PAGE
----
COVID-19: CCMA finds mandatory vaccination policies to be unconstitutional and unreasonable

In the recent matter of Kgomotso Tshatshu vs Baroque Medical (Pty) Ltd, the Senior CCMA Commissioner found that the dismissal of the applicant due to her refusal to get vaccinated was unfair and awarded 12 months’ compensation to the applicant.

Although this dismissal occurred while the previous Consolidated Directions for Management of Covid-19 in the Workplace were still applicable, the exact same principles will apply under the new code.  

The Commissioner in essence found as follows: 

  • everyone, not only employees of a particular company, is equal before the law;
  • no legislation has been passed that requires all employees or citizens to be vaccinated as this would amount to unfair discrimination and be unreasonable;
  • the employer must prove that the discrimination is fair; there is no onus on the employee to prove anything; he or she can simply invoke his or her constitutional rights;
  • although a law of general application can limit the rights of citizens, laws are passed through a constitutionally entrenched process which clothes them with legitimacy. Employers do not have such inherent legitimacy and workplace policies are subject to the standards of reasonableness and fairness in addition to the requirements of section 36 of the Constitution; 
  • the directive, which was applicable at the time, does not provide for a blanket mandatory vaccine policy (neither does the current Code);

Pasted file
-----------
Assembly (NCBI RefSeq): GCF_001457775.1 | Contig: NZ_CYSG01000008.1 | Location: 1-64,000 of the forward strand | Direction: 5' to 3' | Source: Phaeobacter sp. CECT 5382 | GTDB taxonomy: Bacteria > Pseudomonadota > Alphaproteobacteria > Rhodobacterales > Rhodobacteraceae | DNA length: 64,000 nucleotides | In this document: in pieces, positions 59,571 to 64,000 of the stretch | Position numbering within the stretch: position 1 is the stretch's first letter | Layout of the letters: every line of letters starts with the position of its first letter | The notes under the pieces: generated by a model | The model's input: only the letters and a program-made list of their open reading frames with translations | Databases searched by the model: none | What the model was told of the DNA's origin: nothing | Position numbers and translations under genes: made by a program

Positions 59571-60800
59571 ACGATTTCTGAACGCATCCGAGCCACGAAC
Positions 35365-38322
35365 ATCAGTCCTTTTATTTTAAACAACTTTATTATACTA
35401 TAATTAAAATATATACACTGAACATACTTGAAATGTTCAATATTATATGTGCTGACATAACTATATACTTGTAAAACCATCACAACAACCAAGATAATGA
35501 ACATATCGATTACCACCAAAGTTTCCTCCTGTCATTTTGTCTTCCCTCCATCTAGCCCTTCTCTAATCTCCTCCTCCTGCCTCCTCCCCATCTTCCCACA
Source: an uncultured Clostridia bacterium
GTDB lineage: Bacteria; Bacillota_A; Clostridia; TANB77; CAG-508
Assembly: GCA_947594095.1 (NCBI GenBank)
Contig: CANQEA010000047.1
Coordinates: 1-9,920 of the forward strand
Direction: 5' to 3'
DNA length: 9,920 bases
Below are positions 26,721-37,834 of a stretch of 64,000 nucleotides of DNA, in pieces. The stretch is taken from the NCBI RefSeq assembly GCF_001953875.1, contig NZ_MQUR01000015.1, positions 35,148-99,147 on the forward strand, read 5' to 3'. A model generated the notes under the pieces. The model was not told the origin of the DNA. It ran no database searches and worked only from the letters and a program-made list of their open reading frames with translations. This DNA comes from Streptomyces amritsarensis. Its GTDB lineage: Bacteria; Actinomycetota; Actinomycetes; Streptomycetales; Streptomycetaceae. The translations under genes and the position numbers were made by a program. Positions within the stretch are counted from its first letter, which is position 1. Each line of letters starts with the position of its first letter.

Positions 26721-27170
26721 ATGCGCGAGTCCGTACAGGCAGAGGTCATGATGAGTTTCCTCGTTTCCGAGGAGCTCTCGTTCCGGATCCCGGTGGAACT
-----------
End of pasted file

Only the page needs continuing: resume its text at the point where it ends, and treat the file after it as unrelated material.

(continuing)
• employees do not live in a cocoon, they can acquire Covid-19 anywhere;
  • there is no rational connection between the vaccination rule and its intended purpose;
  • the rule requiring vaccinations was unreasonable; and
  • vaccine policies are not only unreasonable but have no place in our labour market.

NEASA has always held the view that the various directives and codes dealing with Covid-19 in the workplace were unconstitutional and, apart from infringing on the constitutional rights of employees, held serious liability risks for employers electing to implement a mandatory vaccination policy. It is our view that this award is correct in its reasoning and, although not binding, may well be followed by other Commissioners.

It should also be noted that since the withdrawal of all health regulations by the Minister of Health, and therefore according to Government’s own version, there is no longer a general health risk posed by Covid-19. Consequently, it would be near impossible for any employer to be able to justify that a specific Covid-19 health risk exists in its workplace in the absence of a general health risk in the community where Covid-19 is circulating freely.

Our advice to employers remains the same as it has always been: steer clear of mandatory vaccination policies as they are not lawful or reasonable and will expose employers to unnecessary liability.